While some fall victim, as a result of their greed, others, are only following the human instinct to be kind to others – an instinct that scammers seem to ruthlessly exploit to their advantage.
One American man, who met a woman in Ghana and thought she needed help, or so she told him, ended up defrauding him. He wrote about his ordeal, which is not over yet, as it appears the scammers are out to fleece him of some more dollars.
He appears to be in a quagmire and he needs help as he indicates in this piece of information on ghanabusinessnews.com.
We are publishing the information unedited. The man is Dr. Kim Henry
I traveled to Ghana in 2006 for the first time. I was impressed by the friendliness of people there. I met a young girl in Aburi Garden who was gracious enough to show me around.
When I left, an e-mail correspondence ensued, in which she confessed romantic attraction to me.
Very soon, she wrote to tell me that she lost her job in a sewing factory. As I was grateful for her help as a tour guide one day, I sent her the money for a sewing machine, business cards, and a cell phone.
Later she said it was impossible to work in her house, so I sent her money to have a container converted to an office. She reportedly placed this on a street on Tema until the officials cleaned off the streets and forced her to move.
After that I sent her money to buy a piece of property adjacent to a busy road. The lawyer fees and land registration fees were enormous. And of course along the way, there were the usual illnesses of the girl and her family, them getting thrown out of their house, and countless other supposed difficulties.
When I finally said “no” to sending any more money, I got an e-mail from a supposed Interpol investigator saying they had been tracking these scammers for awhile and wanted to convict them. He had me send a lot of supporting documentation about my transactions.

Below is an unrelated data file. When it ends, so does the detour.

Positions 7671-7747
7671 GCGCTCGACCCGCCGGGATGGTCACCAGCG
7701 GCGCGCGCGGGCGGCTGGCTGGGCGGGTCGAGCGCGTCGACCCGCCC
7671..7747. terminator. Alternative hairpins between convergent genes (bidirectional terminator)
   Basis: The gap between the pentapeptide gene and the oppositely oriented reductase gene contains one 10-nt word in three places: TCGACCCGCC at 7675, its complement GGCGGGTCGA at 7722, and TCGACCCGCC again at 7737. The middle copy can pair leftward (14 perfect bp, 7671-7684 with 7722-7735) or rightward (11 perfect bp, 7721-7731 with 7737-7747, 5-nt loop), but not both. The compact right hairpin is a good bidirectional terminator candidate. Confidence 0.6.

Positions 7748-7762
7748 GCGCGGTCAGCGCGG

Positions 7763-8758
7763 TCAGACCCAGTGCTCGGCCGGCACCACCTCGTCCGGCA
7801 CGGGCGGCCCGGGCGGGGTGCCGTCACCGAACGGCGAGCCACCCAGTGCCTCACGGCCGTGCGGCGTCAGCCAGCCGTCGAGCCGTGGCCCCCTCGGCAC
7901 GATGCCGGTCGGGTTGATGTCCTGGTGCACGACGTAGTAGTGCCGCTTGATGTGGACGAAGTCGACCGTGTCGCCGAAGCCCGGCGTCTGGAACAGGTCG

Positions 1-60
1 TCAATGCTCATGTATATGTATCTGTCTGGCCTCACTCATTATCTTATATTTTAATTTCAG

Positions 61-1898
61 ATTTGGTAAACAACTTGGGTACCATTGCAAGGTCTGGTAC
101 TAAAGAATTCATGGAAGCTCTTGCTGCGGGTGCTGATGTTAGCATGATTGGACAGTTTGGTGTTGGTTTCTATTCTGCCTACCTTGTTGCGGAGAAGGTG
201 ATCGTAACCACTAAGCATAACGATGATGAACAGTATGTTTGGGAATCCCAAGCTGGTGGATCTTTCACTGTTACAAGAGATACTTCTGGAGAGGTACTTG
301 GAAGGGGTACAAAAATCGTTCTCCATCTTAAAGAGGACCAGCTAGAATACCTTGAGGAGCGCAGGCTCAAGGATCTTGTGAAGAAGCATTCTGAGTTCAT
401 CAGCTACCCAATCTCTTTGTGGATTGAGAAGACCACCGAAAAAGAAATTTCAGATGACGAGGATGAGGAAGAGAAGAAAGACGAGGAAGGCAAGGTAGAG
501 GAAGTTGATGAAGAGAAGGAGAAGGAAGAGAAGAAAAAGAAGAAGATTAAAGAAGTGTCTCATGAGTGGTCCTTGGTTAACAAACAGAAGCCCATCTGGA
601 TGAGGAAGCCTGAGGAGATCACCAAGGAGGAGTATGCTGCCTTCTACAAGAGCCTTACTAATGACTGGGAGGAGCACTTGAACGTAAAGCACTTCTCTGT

The the policeman told me in Ghana courts of law, the victim of a scam crime must pay for the prosecution by a good attorney. I thought this was very weird, but I agreed to pay $1400 for the lawyer.
The case supposedly went to trial, and the scammers were convicted. I was awarded $21,300 in damages. But guess what? I was told the Ghana taxed court awards at 7%. When I sent this money, he guaranteed me that a check would be sent me by the Ghana embassy in Washington.
Now every day this attorney pesters me, saying I will lose the court award if I don’t pay the taxes soon. I wanted back-up evidence, and he sent me a scan of a court decree from the proceedings. Only trouble is, some words are not spelled correctly. It looks fishy to me. I remember that the phoney land deed was a very convincing piece of work.
Can anyone help me verify this policy of Ghana taxing victim compensation awards, and possibly verify the existence of the judge and the case number on this decree?
I hear it is common in Nigerian scams to offer “help” to a scam victim, in order to extract more money from them.